Out of juice? New battery technology could help smartphones last twice as long
Smartphones that last twice as long before they need to be recharged could soon become reality after a US tech start-up revealed a portable battery with more than double the capacity of those currently on the market.
Run by Chinese-American Qichao Hu, US firm SolidEnergy’s Solid Polymer Ionic Liquid (SPIL) lithium battery’s prototype cells (2Ah) demonstrated a world record 1,337 Wh/L energy density in tests, according to A123 Systems, a battery manufacturing company that also provides test and validation services.
SolidEnergy said the energy capacity per volume is more than twice that of conventional lithium-ion batteries currently used in most portable electronic devices, such as smartphones. Most smartphone batteries on the market have an energy density of less than 600 Wh/L.
Batteries made with SolidEnergy’s technology could therefore potentially last twice as long as current batteries of the same size, or take up only half the room.
“We are hoping to disrupt more than 20 years of domination of the consumer electronics and electronic vehicle industries by traditional li-ion batteries,” Hu, CEO and founder of SolidEnergy, told the South China Morning Post. “We are confident our products could lead the next battery revolution that opens a new era in the next 20 years.”
Hu, named by Forbes as one of the 30 most important innovators in the energy industry aged 30 or under, said the technology can be applied to batteries used in smartphones and smart watches in the near future, and electric cars in the long run. His company aims to commercialise the technology by selling it to battery manufacturers who supply major electronic device makers around the world.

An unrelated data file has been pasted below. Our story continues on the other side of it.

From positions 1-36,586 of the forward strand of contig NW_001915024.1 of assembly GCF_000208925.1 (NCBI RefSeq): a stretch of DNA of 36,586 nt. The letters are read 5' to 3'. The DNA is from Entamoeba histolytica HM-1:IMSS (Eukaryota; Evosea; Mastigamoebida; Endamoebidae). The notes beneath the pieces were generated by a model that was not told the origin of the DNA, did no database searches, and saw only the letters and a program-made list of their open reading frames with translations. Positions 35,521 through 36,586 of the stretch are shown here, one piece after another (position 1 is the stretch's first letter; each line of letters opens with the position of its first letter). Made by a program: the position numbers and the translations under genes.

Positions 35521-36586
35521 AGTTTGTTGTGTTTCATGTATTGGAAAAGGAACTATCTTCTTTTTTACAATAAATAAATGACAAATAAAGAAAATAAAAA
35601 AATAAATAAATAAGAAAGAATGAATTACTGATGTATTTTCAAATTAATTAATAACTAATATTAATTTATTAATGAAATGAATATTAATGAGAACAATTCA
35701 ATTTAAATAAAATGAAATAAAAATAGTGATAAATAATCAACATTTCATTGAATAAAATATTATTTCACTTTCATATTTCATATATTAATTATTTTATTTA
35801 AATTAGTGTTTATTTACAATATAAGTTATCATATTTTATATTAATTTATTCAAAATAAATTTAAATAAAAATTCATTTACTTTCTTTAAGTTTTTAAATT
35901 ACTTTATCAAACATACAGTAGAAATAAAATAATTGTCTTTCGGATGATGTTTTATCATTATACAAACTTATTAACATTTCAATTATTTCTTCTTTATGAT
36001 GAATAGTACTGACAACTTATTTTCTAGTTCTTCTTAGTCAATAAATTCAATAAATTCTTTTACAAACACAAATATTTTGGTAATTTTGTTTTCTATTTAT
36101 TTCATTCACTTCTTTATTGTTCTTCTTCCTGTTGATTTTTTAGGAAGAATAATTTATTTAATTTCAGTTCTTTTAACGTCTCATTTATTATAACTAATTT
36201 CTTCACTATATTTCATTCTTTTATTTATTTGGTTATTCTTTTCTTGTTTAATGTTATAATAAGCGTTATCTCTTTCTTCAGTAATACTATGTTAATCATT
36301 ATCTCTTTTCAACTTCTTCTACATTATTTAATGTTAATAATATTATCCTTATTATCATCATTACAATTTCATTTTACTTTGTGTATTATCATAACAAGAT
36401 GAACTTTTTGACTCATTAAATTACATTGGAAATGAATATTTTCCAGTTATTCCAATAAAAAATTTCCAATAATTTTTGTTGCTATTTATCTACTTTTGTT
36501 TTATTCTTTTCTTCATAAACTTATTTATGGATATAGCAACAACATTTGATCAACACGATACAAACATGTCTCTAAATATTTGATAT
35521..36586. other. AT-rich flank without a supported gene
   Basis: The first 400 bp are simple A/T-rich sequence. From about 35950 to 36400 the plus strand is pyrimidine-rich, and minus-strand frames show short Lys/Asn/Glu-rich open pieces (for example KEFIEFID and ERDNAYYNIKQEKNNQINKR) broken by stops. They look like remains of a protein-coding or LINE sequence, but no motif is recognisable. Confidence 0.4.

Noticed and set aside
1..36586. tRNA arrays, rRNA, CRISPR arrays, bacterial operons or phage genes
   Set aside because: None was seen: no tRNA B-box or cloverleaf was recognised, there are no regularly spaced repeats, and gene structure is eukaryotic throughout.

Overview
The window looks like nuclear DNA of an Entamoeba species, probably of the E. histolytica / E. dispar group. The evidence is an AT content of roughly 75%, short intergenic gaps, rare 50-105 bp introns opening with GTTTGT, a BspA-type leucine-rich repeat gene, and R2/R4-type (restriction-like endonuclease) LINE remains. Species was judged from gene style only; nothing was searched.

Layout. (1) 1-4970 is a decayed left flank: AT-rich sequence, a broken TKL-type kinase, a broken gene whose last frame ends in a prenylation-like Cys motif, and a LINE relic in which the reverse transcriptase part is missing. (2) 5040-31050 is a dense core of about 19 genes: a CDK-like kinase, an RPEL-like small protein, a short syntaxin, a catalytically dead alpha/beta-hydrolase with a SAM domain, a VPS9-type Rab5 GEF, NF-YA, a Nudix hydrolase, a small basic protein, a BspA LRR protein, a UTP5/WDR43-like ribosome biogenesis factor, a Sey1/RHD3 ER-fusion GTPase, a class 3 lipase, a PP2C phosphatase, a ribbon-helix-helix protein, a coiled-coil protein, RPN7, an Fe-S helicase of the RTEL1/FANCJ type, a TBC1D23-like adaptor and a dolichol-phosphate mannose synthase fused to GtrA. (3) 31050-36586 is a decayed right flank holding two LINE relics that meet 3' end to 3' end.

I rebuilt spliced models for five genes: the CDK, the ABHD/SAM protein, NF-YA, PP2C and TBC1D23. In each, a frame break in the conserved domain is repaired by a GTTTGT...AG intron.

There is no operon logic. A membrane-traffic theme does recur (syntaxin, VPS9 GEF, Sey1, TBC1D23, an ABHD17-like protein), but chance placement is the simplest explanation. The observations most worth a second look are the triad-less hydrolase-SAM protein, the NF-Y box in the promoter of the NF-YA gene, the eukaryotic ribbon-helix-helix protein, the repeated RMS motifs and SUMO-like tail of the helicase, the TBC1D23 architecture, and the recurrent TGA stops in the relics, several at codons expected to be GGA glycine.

“Theoretically, lithium metal batteries are capable of generating such a high energy density,” said Wang Jiulin, a deputy professor from the school of chemistry and chemical engineering at Shanghai Jiao Tong University.
“The technology, if proved to be successful in adapting to application, will be a great breakthrough from the conventional lithium-ion batteries, whose bottleneck is the degradation of life.
“But the technology still needs to withstand the test of time and its product.”
Hu developed the polymer ionic liquid (PIL) lithium metal battery when he was working in the lab of renowned material chemistry professor Donald Sadoway during his post-graduate studies at the Massachusetts Institute of Technology.
He founded SolidEnergy in 2012, shortly after graduation. The company currently has 12 members of staff, including Hu, all researchers.
SolidEnergy has already raised more than US$4.5 million from its first round of venture funding, according to Hu. Its investors include Singapore-based Vertex and Qianyang Investment from Shanghai.
Hu said SolidEnergy plans to start manufacturing the raw materials using the new technology once it concludes the current research phrase. He estimated the company will be capable of producing enough raw materials to produce 10 million standard-sized portable batteries for mobile phones or smart watches by early 2016.